What Should You Know About Culture When Doing Business Globally?

I come up a lot against the issue of culture, given that I mostly do what one would call International Business, and do so in Education, an area which is so culturally specific that most people banish both International and Business from vocabulary when dealing with it. So, in my day-to-day interactions, I both come across the Not-invented-here syndrome, that anything from a different culture should be rejected out of hand, and its inverted form, that culture does not matter.

Indeed, I have a view, and I shall claim to be qualified to have one in this case. This, not just because I migrated mid-life and settled in another country, but because I escaped the entrapment of my native culture by deliberately trying to see it from outside. This, I believe, worked better for me than just reading about culture, which I had to do for professional reasons, and indeed, doing so made me think about the limitations of engaging with culture as a technical thing, a system of acting in a certain way divorced from its reasons. I have forced myself to be an Outsider-as-Insider, questioning things that I myself do, think, believe and behave as.

So, with all that, let me return to the central question, with an added emphasis - what one must know about culture when doing business globally?

One, that Culture is NOT just Custom. The success of the culture training industry, all those Gurus and Books and Lectures, made culture a more difficult thing to handle. This is because culture has become synonymous to Custom, and every aspiring International Business Executive gets a training on assorted national peculiarities, divorced from its history, context or ideas. This will cover how to kiss, bow or shake hands (or shake heads as in case of India) but miss the stories such as why a Viennese shop may display a red-and-white spear (in memory of the Turkish siege of the city) or why the trumpet call at St Marys Church in Krakow stops so abruptly at mid-tune (because the trumpeteer was killed mid-tune by the arrows of advancing Mongolian army in the Fourteenth Century). It is stories like this, of glory, passion and victimhood, that underlie culture, which is all about understanding how people think.

Two, culture is NOT a soft thing that could be ignored. It is not a soft thing, but a hard reality. Peter Drucker said something about culture trumping strategy while talking about organisational culture. In case of global business, the culture of the market has a strategic significance many times more. It is not something that one can capture in a spreadsheet, but perhaps one can model, with a bit of effort. It is a mistake to brand culture as irrational, because it is one of the foundations of rationality - it provides the context of all thinking, in fact!

Three, that culture is NOT going to converge. This is one of the Silicon Valley assumptions, that with Internet, every one will have the same consumption pattern, and therefore, similar ways of thinking. But it is actually the opposite - cultures are diverging even further! Facebook does not change cultures, cultures change how people use Facebook! The globalisation apocalypse, the notions of flat world, has been proven to be wrong, and this is not just because of a recession. Once various cultures around the world got access to different tools of globalisation, they changed them to suit their own requirements.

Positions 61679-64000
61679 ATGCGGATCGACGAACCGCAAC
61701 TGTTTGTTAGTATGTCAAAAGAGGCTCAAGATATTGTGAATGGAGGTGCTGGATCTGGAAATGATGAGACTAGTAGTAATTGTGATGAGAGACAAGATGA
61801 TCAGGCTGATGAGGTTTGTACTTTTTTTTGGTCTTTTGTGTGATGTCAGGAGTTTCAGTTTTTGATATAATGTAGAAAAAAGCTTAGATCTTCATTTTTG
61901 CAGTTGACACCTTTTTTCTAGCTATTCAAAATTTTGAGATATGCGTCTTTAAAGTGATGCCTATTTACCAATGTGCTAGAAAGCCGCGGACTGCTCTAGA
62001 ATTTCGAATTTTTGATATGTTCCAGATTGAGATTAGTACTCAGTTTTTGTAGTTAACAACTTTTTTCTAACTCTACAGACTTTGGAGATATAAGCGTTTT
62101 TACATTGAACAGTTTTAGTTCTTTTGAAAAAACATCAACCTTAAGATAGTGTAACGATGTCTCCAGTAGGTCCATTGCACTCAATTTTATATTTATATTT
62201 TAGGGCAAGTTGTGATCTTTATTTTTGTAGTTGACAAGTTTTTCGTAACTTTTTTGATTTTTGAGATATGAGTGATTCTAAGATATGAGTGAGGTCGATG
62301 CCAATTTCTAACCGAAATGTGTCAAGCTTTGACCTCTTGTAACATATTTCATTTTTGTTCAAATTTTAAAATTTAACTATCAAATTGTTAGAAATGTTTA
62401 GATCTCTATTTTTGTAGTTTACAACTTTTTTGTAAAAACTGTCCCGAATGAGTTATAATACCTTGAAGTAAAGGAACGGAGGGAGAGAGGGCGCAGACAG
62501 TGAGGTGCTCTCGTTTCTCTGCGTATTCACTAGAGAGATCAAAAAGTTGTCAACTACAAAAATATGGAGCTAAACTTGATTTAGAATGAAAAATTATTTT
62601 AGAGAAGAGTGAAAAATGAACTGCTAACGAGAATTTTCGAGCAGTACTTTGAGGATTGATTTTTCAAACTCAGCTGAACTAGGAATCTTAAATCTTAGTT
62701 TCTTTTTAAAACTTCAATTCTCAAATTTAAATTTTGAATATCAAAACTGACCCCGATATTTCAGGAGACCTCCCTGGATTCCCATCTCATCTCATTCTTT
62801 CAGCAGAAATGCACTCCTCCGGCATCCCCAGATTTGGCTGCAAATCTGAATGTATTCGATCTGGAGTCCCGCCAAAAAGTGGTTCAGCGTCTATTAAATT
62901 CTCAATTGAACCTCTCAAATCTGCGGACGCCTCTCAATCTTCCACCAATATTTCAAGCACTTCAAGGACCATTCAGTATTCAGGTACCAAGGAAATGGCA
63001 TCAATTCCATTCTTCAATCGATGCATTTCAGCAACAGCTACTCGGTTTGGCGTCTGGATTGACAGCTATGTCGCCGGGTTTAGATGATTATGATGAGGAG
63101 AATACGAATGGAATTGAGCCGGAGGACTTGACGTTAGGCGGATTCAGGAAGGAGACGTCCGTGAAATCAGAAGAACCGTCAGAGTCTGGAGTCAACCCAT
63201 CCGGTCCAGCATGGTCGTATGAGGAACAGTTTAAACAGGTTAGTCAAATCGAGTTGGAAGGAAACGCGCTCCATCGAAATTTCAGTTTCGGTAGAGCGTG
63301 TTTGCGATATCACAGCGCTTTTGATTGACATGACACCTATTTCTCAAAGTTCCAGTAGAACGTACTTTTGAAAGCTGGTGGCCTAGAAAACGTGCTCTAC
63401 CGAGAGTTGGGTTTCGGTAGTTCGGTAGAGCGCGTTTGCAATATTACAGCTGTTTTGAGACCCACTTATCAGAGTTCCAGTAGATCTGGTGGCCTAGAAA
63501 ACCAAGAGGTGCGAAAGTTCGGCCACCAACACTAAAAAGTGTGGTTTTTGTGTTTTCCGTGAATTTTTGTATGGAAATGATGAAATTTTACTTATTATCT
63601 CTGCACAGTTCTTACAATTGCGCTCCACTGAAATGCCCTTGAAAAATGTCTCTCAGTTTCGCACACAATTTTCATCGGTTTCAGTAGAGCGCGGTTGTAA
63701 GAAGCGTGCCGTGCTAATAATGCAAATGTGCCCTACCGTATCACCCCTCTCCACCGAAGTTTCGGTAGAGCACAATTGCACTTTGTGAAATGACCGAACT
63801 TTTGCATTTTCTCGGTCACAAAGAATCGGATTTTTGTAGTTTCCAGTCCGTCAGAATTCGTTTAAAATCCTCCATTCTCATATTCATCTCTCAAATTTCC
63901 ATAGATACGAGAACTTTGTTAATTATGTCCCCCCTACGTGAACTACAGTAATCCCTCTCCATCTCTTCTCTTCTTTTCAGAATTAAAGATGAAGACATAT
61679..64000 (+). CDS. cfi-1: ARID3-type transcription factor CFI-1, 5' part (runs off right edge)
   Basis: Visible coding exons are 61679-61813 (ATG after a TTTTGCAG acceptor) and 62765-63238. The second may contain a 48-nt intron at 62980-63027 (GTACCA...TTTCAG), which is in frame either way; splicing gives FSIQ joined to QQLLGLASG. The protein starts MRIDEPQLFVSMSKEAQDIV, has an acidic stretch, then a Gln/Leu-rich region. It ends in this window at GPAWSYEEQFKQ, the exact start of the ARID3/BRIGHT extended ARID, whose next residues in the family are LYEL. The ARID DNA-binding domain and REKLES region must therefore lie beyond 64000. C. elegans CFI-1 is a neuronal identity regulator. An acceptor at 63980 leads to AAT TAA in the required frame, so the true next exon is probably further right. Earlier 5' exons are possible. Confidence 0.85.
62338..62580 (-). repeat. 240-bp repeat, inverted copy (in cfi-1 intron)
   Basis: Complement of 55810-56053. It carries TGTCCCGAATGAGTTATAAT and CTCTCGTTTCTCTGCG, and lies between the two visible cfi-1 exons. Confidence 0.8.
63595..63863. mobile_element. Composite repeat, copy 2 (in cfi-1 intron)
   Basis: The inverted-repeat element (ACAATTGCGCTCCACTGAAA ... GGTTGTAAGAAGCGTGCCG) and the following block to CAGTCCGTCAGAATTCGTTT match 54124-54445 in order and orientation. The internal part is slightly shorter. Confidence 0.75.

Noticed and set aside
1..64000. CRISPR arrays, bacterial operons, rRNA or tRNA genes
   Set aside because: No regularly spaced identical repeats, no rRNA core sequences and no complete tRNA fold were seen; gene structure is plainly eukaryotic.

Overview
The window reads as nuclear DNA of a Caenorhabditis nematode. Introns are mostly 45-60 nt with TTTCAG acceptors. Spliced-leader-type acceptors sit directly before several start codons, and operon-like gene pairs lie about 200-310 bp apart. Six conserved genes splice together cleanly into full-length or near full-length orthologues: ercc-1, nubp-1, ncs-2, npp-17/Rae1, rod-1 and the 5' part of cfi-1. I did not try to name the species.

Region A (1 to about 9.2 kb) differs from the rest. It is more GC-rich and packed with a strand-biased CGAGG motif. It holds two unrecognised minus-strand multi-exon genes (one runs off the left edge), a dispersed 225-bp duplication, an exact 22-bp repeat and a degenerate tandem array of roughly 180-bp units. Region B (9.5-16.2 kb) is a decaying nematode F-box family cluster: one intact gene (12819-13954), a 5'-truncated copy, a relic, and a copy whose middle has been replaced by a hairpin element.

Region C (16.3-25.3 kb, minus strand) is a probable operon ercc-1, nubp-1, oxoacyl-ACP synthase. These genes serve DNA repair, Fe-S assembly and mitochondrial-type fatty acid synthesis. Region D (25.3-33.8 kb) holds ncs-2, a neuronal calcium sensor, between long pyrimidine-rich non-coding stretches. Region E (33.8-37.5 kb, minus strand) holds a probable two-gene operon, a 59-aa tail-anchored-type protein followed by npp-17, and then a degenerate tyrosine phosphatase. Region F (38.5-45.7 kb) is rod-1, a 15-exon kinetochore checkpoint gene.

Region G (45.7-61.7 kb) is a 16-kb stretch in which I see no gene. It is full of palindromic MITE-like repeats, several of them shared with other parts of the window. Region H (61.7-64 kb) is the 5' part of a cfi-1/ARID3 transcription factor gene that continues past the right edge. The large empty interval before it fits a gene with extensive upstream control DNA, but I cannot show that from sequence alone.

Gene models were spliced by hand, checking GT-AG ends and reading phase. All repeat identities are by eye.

Four, that cultures can NOT be good or bad. There is always a bit of evangelizing going on, given that we treat cultures as peculiarities. But then cultures are what it is - it is not a thing to be judged, but rather what defines the context of judgement. One may say that there are things which are plainly wrong, like Cannibalism or suppression of women, and surely these practises are rather abhorrent. But these debates are won or lost within the context of the culture where they were prevalent, and did not indeed invalidate the moral notion of the entire culture!

Five, that the culture of the company must NOT take precedence. And, indeed, this is a common, and common sense view! One can not run a company with multiple cultures. But, most successful global companies do exactly that - and define the company culture not around elaborate and culturally specific processes, but as a minimum common ground of ethics, commitments and ideas, where all cultures could meet. Finding this common ground is indeed the holy grail of building a successful company. In all other cases, the culture of the customer, the person who is paying, should take precedence over that of the supplier, a thumb rule I followed in my work successfully.

I made this list mostly looking at the oft-repeated mistakes, which even seasoned executives make. This is because, as Pankaj Ghemawat would say, going global is often not driven by real strategy, insight, commitment or even passion, but hubris! I have been told by companies that they dont have time, and intent, to learn too much about their markets, and I would tend to feel that this is not unusual. Such arrogance is a recipe for disaster, but they stem from the views I tried to negate here. There is indeed no royal road to cultural intelligence - it is only through humility, engagement, respect and commitment that one could learn a thing or two about how people think and behave. Angel Cabrera and Gregory Unruh of Thunderbird Business School provided an useful framework for such engagement, dividing such knowledge and ability in three CAPITALs - Intellectual Capital (knowing about the place and people one is doing business with), Psychological Capital (Understanding the place and people one is doing business with) and Social Capital (making friends with people one is doing business with) - but this, like anything serious and worthwhile, needs commitment and time to be really doing it.




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